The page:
By then it is too late to save the hundred bucks, and a tax bill that may have originally been rather modest has ballooned, adding 18 percent interest for two years, another penalty added by the Clerk & Master’s office, a fee to cover service of process, a fee to cover the delinquent tax attorney’s title search and now the $100 publication fee.

A original tax bill of say, $200, can end up costing the taxpayer anywhere from $450 to $600 by the time its all over, and that extra money does not go to support your schools or build roads, but is eaten up in clerical fees, attorney’s fees, postage fees and newspaper advertising costs.

Some property owners get blindsided by a misunderstanding concerning their mortgage holder, whether that be a local bank, a finance company or some distant banking chain such as Wells Fargo or CitiBank.

I have property owners who complain when I deliver their delinquent notice, that “The bank is supposed to take care of this for me.”

True enough, if you have an agreement in your original mortgage that requires the bank or finance company to pay all taxes and add those costs back into the mortgage each year. Most often, if that clause is part of your mortgage, the lender will take care of everything in a timely manner.

The problem comes in where property owners read clauses in their mortgage that state if the property owner fails to pay taxes, the lender may pay those taxes to protect their collateral and charge the taxes and penalties back into the loan amount. In such cases the property owner is responsible for paying the taxes on time and if they fail to do so, the bank will most likely step in and pay the taxes at the last minute to prevent the collateral from being sold by the county.

In such cases, last minute means just that – last minute. All penalties, interest, fees, fines, publication costs and attorney’s costs will already by tacked on to the original tax bill. If a bank is going to be forced to cover your behind to protect their collateral, it’s gonna cost you.

Local banks will sometimes pay delinquent taxes as soon as they receive a lien holder’s notice, usually several months before the actual tax sale, saving the property owner at least some interest and publication costs. Finance companies and big banking chains take their time, and in some cases it is impossible for the county to notify the lien holder before a tax sale because mortgage loans are passed around from one company to another.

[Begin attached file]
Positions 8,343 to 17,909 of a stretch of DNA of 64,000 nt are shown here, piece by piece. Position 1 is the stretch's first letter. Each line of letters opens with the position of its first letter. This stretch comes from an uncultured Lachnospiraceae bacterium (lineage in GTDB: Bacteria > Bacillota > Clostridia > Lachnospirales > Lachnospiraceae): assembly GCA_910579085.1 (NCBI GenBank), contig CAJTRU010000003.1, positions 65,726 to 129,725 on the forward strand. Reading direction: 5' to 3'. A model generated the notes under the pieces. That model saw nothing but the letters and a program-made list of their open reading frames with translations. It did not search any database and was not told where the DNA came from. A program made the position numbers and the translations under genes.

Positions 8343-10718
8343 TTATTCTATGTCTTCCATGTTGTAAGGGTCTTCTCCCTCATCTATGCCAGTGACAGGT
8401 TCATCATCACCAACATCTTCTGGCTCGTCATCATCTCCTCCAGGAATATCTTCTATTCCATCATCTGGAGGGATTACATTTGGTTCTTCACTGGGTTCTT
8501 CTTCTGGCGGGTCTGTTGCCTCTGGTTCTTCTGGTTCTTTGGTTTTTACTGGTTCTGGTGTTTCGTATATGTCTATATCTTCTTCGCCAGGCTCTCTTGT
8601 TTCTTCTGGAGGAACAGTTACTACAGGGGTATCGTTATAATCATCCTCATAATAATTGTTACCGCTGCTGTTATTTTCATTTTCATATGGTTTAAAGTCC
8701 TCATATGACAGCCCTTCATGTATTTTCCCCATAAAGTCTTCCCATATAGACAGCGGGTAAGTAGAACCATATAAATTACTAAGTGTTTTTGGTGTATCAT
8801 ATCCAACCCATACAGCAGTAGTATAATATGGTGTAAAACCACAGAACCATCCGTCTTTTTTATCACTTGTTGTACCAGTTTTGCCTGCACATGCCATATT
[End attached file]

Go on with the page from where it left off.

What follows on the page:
This year, while serving lien holder’s notices in Oak Ridge, I found that four out of five finance companies had gone out of business. Somebody bought up their outstanding loans, but the new mortgage holder is unlikely to  cover the taxes before the property is sold. If a property owner or lien holder waits until the property is sold by the county, they can redeem it for up to a year, but the costs keeps going up, as you must now also pay interest to the buyer.

The moral of all this is simple – the longer one waits to pay property taxes, the more expensive it gets, at an accelerated rate. If you can’t pay on time, at least pay within the first year after they are due, when your only extra cost is interest on the original tax bill. After your taxes become “delinquent” – over a year past due – the costs go up in leaps and bounds.

Speaking of property taxes, one group of homes that has long escaped any tax liability is about to be added to the tax rolls. So-called “floating houses,” large houseboats out on Norris Lake, tethered to buoys or shore by cables at some of the marinas, have escaped the reach of the tax collector for a number of years.